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Employers' responsibility to deal with sexual harassment complaints

Region: Ontario Answer # 620

Even though harassers are responsible for their actions, the employer is also responsible in most cases for dealing with the situation in a prompt and proper way. The employer is responsible if the employer knew or should have known about the sexual harassment. If the employer fails to deal with the situation properly, the employee who was being harassed may be able to sue the employer.

Laws relating to discrimination and harassment at work can be complex. To get help, ask a lawyer now.

In some situations, an employer can even be held responsible for dealing with sexual harassment by someone who is not an employee, or if an employee sexually harasses someone outside the workplace. For example, if someone comes to fix the photocopier and sexually harasses an employee, or, if an employee is travelling to a work related conference, and sexually harasses someone at the conference, the employer may be responsible for dealing with the situations.

Under the Occupational Health and Safety Act (OHSA), employers are required to have a policy against sexual harassment. In workplaces with six or more employees (or if less than six employees, but ordered by a Ministry of Labour inspector), the policy must be in writing and clearly posted in the workplace  Employers are responsible for making sure that the policy will actually help someone who has been harassed. In addition, the policy must clearly state that workers can report incidents of workplace harassment to a person other than the supervisor or employer, where the supervisor or employer is the alleged harasser.

Employers’ duty to investigate

When an employer becomes aware of sexual harassment, they should immediately investigate the situation in a confidential and discrete way. The employer must take reasonable actions to resolve the problem, but must also deal fairly with the harasser. Someone who is being accused of sexual harassment should always have a chance to explain their side of the story before the employer takes action against them. An employer should also tell the person making the complaint that the alleged harasser will be told about the complaint. Under the OHSA, employers have the following specific duties:

1. Investigate

Employers must investigate all incidents of workplace harassment:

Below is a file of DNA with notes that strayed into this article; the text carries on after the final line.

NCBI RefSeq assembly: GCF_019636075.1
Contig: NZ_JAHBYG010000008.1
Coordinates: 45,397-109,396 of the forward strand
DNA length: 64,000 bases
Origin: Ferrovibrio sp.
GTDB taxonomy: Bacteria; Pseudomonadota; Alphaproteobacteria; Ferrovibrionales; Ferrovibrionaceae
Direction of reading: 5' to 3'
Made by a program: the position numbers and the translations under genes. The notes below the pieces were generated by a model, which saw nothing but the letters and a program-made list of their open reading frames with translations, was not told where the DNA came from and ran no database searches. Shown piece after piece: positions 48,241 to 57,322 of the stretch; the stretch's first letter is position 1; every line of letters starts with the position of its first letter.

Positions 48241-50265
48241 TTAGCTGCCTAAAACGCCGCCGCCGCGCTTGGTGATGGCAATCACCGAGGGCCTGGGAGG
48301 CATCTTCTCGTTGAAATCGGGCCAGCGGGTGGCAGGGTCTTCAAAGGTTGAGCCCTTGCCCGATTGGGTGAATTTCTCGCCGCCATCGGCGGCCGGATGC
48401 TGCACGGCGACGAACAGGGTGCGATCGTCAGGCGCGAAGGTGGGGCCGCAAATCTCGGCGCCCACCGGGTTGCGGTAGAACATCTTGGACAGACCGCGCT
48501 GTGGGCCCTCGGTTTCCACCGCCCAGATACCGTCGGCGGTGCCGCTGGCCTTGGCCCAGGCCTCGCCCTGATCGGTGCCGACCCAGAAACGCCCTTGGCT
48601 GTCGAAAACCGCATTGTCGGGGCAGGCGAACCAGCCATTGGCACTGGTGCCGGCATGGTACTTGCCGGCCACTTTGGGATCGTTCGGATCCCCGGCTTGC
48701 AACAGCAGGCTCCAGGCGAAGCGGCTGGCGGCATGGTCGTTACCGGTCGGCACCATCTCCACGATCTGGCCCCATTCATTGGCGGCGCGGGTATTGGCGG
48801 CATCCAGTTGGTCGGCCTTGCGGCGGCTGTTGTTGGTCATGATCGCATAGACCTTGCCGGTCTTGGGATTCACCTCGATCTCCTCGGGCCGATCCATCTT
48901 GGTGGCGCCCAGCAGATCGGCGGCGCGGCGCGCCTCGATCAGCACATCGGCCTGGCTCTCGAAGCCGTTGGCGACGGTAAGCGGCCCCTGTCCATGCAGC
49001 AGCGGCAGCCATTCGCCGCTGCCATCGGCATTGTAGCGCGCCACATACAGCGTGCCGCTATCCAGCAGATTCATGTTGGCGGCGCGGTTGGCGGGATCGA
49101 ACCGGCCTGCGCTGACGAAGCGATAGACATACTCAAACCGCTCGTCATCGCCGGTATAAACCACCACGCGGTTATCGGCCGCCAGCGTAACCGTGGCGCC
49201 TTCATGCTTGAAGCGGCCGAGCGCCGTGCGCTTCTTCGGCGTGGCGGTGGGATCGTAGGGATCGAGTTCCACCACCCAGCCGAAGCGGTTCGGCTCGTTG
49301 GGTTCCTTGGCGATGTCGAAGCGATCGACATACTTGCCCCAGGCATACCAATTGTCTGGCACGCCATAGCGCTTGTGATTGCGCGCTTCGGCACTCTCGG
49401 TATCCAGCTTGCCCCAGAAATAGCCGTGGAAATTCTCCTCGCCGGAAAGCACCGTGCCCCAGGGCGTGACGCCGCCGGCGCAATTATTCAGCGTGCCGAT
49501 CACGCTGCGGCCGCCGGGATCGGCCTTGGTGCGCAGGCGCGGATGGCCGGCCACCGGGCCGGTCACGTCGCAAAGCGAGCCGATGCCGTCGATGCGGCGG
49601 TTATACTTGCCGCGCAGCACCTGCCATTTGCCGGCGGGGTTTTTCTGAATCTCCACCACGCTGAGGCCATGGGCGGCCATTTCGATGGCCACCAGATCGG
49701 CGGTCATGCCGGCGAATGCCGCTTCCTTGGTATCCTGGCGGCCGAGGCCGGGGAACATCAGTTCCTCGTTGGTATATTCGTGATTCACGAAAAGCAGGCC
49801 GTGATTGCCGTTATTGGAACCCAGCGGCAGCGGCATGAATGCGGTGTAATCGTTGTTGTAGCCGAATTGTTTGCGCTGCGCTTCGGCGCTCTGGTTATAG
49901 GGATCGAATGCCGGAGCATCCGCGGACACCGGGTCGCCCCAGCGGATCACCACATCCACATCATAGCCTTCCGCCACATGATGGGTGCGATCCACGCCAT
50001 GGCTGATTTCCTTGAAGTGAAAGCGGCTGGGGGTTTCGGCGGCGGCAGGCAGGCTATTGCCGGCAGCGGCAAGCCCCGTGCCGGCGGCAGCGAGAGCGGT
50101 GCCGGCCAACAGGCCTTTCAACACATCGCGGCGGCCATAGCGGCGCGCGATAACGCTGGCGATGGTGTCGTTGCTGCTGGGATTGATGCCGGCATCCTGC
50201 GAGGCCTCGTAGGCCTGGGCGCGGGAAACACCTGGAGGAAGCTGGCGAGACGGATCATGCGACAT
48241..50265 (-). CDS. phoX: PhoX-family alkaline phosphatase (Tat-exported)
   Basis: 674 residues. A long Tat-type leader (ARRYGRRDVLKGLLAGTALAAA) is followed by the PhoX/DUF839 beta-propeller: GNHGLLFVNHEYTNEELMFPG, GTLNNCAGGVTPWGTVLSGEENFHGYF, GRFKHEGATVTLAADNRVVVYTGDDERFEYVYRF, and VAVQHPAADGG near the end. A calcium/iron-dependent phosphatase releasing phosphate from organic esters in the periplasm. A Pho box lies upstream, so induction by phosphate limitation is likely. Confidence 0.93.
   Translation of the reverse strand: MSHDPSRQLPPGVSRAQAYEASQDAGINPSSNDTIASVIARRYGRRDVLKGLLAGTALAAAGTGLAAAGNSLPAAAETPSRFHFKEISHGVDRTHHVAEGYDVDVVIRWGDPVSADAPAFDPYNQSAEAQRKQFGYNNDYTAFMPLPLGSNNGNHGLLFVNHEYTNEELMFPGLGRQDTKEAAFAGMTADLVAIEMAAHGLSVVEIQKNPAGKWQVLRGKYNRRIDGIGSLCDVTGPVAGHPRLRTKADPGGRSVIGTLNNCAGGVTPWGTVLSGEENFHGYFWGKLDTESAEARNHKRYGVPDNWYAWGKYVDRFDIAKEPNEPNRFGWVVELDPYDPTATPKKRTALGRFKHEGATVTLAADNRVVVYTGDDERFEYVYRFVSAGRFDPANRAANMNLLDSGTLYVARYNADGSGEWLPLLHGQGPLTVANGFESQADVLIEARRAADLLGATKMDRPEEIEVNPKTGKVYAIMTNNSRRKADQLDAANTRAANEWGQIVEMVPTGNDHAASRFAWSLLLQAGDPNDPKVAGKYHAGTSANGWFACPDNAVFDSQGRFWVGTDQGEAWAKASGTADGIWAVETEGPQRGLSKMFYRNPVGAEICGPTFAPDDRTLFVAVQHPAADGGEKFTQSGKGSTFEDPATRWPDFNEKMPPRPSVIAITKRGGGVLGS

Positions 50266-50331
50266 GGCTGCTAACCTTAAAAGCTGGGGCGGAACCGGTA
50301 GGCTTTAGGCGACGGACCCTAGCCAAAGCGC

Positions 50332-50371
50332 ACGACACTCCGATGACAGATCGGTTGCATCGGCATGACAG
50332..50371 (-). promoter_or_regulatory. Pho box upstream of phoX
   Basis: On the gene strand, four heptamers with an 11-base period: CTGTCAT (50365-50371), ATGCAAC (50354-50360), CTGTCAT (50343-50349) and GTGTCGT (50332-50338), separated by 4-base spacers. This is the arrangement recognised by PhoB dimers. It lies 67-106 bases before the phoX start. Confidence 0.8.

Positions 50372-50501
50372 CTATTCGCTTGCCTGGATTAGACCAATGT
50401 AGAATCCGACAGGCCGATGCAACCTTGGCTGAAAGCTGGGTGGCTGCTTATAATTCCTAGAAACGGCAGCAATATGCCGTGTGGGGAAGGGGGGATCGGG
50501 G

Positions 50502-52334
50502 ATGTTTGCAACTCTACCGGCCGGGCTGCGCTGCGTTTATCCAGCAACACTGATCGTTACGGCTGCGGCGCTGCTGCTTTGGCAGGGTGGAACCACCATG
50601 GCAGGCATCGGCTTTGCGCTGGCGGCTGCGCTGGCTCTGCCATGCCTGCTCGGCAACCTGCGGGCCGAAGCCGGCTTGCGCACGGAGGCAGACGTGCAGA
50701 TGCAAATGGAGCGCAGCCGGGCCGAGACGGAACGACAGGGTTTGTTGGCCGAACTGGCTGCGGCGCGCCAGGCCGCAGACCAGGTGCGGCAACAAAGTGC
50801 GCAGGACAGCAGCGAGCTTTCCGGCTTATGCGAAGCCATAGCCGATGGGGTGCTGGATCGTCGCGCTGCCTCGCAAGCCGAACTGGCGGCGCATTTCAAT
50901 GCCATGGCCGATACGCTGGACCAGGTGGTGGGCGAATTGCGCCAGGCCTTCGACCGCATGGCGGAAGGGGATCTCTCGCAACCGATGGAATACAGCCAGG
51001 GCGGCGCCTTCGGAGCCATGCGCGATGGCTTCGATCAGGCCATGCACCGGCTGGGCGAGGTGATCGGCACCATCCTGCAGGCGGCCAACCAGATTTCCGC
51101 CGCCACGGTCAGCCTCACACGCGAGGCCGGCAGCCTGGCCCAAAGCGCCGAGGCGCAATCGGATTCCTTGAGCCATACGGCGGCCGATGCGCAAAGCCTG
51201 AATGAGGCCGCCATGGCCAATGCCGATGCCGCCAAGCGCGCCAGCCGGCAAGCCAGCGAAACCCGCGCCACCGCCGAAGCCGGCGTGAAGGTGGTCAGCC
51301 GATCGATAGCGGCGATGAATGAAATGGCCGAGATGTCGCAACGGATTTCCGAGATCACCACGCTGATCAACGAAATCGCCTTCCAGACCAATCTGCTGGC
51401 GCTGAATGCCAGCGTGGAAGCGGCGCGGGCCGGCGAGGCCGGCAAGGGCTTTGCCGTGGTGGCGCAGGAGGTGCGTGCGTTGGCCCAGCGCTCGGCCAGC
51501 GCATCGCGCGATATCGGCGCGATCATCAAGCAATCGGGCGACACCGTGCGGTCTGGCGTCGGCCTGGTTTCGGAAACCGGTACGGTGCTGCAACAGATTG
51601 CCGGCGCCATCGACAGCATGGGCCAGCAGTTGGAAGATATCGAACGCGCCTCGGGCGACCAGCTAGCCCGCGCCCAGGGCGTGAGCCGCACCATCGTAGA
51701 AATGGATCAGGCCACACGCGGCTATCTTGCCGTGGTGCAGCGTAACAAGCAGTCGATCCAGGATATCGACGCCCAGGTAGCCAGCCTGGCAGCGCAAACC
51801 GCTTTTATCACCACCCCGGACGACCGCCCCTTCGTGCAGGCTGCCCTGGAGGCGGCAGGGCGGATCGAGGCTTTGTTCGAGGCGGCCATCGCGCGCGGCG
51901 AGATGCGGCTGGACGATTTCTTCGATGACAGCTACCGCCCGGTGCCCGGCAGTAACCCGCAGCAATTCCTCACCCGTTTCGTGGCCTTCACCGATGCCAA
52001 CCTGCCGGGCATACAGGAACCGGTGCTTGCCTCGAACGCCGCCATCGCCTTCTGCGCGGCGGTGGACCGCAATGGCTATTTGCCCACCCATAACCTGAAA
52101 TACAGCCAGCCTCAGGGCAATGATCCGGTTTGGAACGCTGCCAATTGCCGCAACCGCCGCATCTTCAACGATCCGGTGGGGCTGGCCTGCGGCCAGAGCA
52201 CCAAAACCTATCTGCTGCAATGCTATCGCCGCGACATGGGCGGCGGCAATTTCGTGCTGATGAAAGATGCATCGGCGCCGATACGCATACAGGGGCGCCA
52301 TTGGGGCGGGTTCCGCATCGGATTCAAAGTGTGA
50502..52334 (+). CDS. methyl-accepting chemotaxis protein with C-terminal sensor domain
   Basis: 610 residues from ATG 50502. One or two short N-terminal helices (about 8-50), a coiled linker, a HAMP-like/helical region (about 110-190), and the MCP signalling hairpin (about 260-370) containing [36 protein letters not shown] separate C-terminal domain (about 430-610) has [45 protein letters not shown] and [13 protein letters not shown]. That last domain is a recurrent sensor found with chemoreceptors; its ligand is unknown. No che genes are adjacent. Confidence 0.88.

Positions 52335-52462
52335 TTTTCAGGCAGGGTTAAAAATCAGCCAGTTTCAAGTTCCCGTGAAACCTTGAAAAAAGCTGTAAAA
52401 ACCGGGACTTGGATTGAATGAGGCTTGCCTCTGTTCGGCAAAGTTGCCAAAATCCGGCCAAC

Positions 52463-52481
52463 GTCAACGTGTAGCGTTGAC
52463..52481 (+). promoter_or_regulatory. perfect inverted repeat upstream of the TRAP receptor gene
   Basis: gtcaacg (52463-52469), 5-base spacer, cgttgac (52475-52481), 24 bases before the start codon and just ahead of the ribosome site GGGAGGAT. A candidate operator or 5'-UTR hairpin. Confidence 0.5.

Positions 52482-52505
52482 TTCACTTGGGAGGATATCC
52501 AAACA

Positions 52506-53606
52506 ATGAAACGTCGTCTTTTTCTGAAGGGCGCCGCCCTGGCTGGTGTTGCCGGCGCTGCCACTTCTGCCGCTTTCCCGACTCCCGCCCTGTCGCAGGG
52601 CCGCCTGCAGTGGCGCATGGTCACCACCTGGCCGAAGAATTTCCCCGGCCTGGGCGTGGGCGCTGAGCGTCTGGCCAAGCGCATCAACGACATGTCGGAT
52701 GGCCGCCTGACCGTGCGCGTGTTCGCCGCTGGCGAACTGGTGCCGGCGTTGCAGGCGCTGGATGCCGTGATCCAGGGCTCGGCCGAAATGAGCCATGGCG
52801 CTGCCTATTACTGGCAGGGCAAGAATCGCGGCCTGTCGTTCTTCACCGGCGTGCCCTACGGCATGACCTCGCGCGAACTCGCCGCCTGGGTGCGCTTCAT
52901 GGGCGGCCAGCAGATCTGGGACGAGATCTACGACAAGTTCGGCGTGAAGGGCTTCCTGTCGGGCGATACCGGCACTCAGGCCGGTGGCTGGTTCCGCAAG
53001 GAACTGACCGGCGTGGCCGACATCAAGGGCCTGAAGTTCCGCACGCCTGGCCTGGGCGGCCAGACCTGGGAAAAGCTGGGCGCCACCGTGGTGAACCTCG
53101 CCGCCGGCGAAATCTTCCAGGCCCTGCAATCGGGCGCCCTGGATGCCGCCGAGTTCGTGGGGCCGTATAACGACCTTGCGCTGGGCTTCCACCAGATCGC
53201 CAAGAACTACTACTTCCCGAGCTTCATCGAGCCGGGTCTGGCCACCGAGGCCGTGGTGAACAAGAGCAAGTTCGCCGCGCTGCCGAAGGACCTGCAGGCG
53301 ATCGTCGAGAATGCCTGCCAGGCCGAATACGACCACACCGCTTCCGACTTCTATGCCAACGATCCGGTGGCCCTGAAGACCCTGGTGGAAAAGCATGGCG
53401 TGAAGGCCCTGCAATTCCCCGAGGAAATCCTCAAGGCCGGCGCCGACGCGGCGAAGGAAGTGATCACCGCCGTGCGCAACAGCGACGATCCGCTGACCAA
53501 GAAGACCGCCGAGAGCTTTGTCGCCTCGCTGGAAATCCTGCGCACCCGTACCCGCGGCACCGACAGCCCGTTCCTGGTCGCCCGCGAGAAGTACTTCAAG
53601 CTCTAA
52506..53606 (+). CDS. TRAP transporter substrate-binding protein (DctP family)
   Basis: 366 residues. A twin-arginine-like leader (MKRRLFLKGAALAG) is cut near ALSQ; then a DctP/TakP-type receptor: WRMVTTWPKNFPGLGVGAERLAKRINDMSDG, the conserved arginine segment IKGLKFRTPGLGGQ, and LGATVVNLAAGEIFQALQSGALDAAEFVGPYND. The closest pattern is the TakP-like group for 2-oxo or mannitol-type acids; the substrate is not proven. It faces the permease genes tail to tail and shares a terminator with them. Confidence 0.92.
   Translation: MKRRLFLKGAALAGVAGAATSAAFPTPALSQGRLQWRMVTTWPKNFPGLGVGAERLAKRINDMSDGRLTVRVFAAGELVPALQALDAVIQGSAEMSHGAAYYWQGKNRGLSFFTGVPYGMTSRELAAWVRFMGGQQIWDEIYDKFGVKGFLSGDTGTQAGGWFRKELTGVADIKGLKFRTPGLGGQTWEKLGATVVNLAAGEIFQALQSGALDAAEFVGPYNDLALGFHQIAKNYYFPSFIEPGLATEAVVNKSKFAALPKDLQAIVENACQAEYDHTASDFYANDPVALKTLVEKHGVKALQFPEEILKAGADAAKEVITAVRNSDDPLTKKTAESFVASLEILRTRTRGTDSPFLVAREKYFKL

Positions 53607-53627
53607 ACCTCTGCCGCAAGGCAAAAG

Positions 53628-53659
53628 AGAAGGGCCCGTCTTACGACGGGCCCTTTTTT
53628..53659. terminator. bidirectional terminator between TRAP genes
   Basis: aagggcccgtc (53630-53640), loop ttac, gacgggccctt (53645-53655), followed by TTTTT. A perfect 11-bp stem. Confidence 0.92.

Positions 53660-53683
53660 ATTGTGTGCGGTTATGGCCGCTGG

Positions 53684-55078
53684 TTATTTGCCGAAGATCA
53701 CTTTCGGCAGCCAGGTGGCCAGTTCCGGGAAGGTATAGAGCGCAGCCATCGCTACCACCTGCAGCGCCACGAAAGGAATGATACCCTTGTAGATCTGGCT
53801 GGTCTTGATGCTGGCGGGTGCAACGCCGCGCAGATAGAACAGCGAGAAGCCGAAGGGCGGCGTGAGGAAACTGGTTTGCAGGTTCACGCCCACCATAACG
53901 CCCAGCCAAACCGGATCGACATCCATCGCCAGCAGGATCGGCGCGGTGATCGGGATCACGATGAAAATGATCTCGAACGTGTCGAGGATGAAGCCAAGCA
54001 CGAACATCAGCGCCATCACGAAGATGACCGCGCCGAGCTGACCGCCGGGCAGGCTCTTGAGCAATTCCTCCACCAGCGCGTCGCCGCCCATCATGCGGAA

(i) regardless of whether an employee has made a formal or informal complaint, or

(ii) no complaint was made but the employer is aware of an incident.

The employer, or its investigator must prepare a written report which summaries the steps that were taken during the investigation. The report must also include: the complaint, the complainant’s allegations and the response from the alleged harasser, and any evidence from witnesses or elsewhere.

2. Keep the information confidential

Any information about an incident or complaint of harassment cannot be disclosed by the employer, unless it is necessary for the purposes of the investigation, or for taking corrective action, or is otherwise required by law.

3. Inform the parties of the results

Once an investigation has taken place, both the person who has made the compliant, and the alleged harasser (if he or she is a worker of the employer) must be informed in writing of the results of the investigation, and of any corrective actions that have or will be taken.

4. Consult with the Health and Safety Committee

Employers must consult with the workplace health and safety committee or a representative in order to develop a written workplace harassment program. Among other things, the program must set out:

(i) procedures for how workers are to report incidents of workplace harassment, and

(ii) how incidents and complaints of workplace harassment will be investigated and dealt with.

In addition to the above requirements, the OHSA also gives occupational health and safety inspectors the power to order an employer to hire an impartial third party to investigate. The third party must possess “such knowledge, experience or qualifications” as outlined by the inspector. For small employers, a member of the corporation’s board of directors can usually act as the impartial third party.

Federal employers

As of January 1, 2021, changes to rules relating to workplace violence, harassment, and sexual harassment in federal workplaces have changed. Policies in the federal government’s new Work Place Harassment and Violence Prevention Regulations, and corresponding changes to the Canada Labour Code have been consolidated and broadened in Part II of the Code. The definition of workplace “violence and harassment” has been expanded to include:

“any action, conduct or comment, including of a sexual nature, that can reasonably be expected to cause offence, humiliation or other physical or psychological injury or illness to an employee.”

As part of the changes, employers working in a federally regulated industry or workplace, should:

  • understand the definition of workplace harassment and violence
  • develop a workplace harassment and violence prevention policy with the policy committee, the workplace committee or health and safety representative
  • assess the risk of workplace harassment and violence
  • conduct employee harassment training to be completed by Jan. 1, 2022.


Get help

A criminal record will appear on an employment police check and will affect your ability to get or keep a job. To erase your criminal record, learn more at Pardon Partners. It’s easier than you think.

To have someone conduct a workplace investigation and for other investigation services, contact our preferred Investigators, MADPI GLOBAL .

Laws relating to discrimination and harassment at work can be complex. To get help, ask a lawyer now.

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